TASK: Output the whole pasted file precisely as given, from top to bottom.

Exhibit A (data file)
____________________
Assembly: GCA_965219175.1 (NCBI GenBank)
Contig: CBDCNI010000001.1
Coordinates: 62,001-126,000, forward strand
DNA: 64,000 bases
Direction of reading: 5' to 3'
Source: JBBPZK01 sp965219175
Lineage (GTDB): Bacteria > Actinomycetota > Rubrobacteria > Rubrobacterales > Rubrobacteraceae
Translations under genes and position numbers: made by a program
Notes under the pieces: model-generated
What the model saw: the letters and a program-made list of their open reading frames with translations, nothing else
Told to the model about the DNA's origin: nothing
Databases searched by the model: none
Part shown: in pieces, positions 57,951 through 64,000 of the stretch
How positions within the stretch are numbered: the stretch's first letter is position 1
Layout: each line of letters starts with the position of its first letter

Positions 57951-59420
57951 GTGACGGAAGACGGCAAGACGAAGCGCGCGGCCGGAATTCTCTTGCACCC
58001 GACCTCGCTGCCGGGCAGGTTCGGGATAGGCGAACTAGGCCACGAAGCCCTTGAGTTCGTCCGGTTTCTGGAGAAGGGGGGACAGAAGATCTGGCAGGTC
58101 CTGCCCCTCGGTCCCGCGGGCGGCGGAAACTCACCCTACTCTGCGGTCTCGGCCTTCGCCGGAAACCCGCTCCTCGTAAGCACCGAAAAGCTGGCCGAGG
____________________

Assembly: GCA_965219175.1 (NCBI GenBank)
Contig: CBDCNI010000001.1
Coordinates: 62,001-126,000, forward strand
DNA: 64,000 bases
Direction of reading: 5' to 3'
Source: JBBPZK01 sp965219175
Lineage (GTDB): Bacteria > Actinomycetota > Rubrobacteria > Rubrobacterales > Rubrobacteraceae
Translations under genes and position numbers: made by a program
Notes under the pieces: model-generated
What the model saw: the letters and a program-made list of their open reading frames with translations, nothing else
Told to the model about the DNA's origin: nothing
Databases searched by the model: none
Part shown: in pieces, positions 57,951 through 64,000 of the stretch
How positions within the stretch are numbered: the stretch's first letter is position 1
Layout: each line of letters starts with the position of its first letter

Positions 57951-59420
57951 GTGACGGAAGACGGCAAGACGAAGCGCGCGGCCGGAATTCTCTTGCACCC
58001 GACCTCGCTGCCGGGCAGGTTCGGGATAGGCGAACTAGGCCACGAAGCCCTTGAGTTCGTCCGGTTTCTGGAGAAGGGGGGACAGAAGATCTGGCAGGTC
58101 CTGCCCCTCGGTCCCGCGGGCGGCGGAAACTCACCCTACTCTGCGGTCTCGGCCTTCGCCGGAAACCCGCTCCTCGTAAGCACCGAAAAGCTGGCCGAGG